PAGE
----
“Freeing yourself was one thing, claiming ownership of that freed self was another.”
Toni Morrison—one of America’s most beloved (no pun intended) and celebrated female authors; winner of the Novel Peace Prize; winner of the 1988 Pulitzer Prize for her incredible novel, Beloved. Being that March is National Women’s History Month, I decided that Toni Morrison’s instant classic was the book for me.
And, now, a new novel has entered my all-time top ten.
Going into this one, I was expecting another slavery novel along the lines of March, another Pulitzer-winner by Geraldine Brooks. Instead, I got what I referred to as a “ghost-baby story.” Beloved, by far, is one of the strangest, weirdest, most gruesome, most graphic, and, yet, most eloquently and beautifully told stories I have ever read in my life. Everything in it caught me totally by surprise.
Explaining this novel is a little difficult without making it sound completely crazy. On the other hand, I have to admit, this novel is completely crazy. Here’s the basic premise: a former slave woman named Sethe and her family are haunted by the ghost of her baby who she brutally killed in the days before the Civil War, and are then visited by the flesh-incarnate manifestation of that baby—a girl named Beloved.
Murder, beatings, hauntings, exorcisms, rapes—it’s all here.
Of course, this is just what’s visible to the naked eye. A writer as prolific as Toni Morrison wouldn’t tell a mere ghost story without making a grand metaphor of it. What the family in this novel is dealing with (and what African-Americans were and are still dealing with) is their reconciliation with slavery.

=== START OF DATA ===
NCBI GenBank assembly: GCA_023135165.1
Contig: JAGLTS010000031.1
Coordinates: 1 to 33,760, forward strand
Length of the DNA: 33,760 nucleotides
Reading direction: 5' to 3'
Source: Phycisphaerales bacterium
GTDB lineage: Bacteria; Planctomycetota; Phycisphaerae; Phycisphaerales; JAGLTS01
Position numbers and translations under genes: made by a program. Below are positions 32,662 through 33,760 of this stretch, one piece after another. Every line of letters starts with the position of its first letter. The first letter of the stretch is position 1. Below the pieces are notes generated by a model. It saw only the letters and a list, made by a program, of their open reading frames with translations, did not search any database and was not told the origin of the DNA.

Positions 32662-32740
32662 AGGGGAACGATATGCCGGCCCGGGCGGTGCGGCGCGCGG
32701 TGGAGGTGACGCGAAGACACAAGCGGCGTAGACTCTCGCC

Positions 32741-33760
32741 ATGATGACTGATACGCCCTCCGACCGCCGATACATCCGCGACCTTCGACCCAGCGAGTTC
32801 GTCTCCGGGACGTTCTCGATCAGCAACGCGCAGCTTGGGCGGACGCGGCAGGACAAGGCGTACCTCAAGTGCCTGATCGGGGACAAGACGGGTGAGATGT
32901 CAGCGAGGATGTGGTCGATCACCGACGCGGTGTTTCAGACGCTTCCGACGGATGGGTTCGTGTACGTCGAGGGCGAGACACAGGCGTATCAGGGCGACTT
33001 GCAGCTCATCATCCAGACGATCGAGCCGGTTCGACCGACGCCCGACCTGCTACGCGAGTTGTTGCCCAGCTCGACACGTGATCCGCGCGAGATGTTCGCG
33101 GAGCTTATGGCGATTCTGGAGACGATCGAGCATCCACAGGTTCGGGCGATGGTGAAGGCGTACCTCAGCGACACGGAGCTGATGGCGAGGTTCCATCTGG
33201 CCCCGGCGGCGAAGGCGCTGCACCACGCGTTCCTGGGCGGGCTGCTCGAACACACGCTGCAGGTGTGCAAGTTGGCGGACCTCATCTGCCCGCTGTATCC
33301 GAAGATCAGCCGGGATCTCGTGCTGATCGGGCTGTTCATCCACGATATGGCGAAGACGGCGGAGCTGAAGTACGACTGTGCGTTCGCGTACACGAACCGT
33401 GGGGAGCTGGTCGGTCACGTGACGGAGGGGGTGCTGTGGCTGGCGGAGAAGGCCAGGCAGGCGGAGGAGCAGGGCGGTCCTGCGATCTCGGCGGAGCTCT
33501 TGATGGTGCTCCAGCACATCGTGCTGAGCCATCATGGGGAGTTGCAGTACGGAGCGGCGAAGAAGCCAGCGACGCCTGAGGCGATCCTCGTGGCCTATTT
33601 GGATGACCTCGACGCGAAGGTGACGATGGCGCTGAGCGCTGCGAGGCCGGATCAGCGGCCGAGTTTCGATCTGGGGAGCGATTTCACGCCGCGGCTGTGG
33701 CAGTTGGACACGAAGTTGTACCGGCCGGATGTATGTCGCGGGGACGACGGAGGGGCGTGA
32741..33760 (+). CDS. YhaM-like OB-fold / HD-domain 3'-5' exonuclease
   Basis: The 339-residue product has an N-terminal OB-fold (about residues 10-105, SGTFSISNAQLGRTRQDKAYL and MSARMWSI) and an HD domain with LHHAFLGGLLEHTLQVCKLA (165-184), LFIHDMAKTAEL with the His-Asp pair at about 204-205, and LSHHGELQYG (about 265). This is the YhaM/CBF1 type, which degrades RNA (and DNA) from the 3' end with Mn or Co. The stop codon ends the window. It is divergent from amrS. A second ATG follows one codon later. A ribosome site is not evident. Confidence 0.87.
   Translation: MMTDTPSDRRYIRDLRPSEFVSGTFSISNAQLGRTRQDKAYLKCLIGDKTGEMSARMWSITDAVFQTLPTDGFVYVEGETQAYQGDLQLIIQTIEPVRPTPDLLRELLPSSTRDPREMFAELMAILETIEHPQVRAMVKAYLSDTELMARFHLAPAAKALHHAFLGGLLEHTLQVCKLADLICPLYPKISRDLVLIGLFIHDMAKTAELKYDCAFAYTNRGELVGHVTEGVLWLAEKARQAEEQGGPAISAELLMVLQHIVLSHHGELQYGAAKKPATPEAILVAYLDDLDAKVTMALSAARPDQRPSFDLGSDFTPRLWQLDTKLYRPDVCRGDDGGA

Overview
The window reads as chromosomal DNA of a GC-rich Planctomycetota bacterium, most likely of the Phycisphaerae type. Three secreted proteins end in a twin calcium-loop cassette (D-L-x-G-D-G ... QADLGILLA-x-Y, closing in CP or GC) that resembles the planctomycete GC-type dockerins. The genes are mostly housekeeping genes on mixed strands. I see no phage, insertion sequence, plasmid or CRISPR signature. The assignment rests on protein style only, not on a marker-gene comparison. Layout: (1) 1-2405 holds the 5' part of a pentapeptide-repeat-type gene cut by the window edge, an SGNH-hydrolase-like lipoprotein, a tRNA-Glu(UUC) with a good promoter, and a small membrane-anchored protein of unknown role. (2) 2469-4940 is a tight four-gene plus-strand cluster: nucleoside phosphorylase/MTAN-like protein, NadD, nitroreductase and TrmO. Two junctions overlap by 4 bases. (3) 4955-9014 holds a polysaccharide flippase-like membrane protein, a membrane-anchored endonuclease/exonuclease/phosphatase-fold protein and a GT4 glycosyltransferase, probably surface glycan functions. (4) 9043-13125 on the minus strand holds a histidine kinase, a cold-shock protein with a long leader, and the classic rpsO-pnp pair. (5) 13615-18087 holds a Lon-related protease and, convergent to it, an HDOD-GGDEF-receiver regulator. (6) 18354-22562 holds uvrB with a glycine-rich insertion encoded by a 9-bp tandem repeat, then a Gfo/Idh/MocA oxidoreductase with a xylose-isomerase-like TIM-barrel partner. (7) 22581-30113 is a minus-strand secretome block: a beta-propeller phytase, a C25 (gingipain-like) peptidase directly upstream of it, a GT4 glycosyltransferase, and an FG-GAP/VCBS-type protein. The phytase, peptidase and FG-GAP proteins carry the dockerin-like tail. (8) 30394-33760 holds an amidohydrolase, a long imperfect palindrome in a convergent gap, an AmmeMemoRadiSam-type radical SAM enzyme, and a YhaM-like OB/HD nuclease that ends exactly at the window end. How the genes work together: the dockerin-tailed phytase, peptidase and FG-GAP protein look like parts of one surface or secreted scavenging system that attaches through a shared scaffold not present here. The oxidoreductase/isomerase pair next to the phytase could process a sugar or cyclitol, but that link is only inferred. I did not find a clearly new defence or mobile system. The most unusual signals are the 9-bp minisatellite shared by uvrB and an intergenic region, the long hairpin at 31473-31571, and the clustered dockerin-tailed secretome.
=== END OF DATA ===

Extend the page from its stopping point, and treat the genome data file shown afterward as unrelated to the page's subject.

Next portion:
The ghost baby that haunts Sethe and her daughted, Denver, in the beginning of the novel is representative of Sethe’s refusal to move forward with life; when Paul D. comes back into Sethe’s life, he performs a makeshift exorcism in her room and gets rid of the ghost, which is symbolic of the family attempting to move forward; the ghost baby puts on flesh and returns to 124 (Sethe’s home) to make a residence for herself and the family takes her in, nurtures her, embraces her—this is symbolic of the family coming to terms with their past; in the end, Beloved leaves 124 and Sethe, Denver, and Paul D. begin to embrace the evolving American societal landscape—symbolizing their eventual reconciliation with their pasts.
What surprised me more than the storyline was Toni Morrison’s exquisite prose. I confess, I’ve never read anything by her before and after having read Beloved, I’m only disappointed with myself. She is such a wonderful and gifted author—the writing in this novel was on the same level as Virginia Woolf, or Oscar Wilde as she weaved an incredibly complex stream of consciousness narrative akin to To the Lighthouse, and a story even more demented than The Portrait of Dorian Grey (respectively).
With this novel, Morrison not only tells the story of a generation, but the story of an entire people. With this novel, it seems as though Toni Morrison (a social activist) was attempting to speak to the African-American community she is a part of words of reconciliation with their pasts.
It is no secret that American slavery was an atrocity, and the black community has certainly (and rightfully so) had a very rough time letting go of that burden, that grudge against whites. Morrison, on the other hand—a pacifist—, with this novel, urges her brothers and sisters to move on! Not to forget the past, not to ignore the past; but to embrace it, nurture it, learn to forgive, and move on with their lives. Beloved is not meant to be a novel written by a black woman to make white people feel bad about themselves—it’s a novel for everyone who has a secret, or a burden, or a hurt, and wants to move on.
This novel is not meant to divide, but to unite. To to speak anger, but to speak love. Not to wound, but to heal.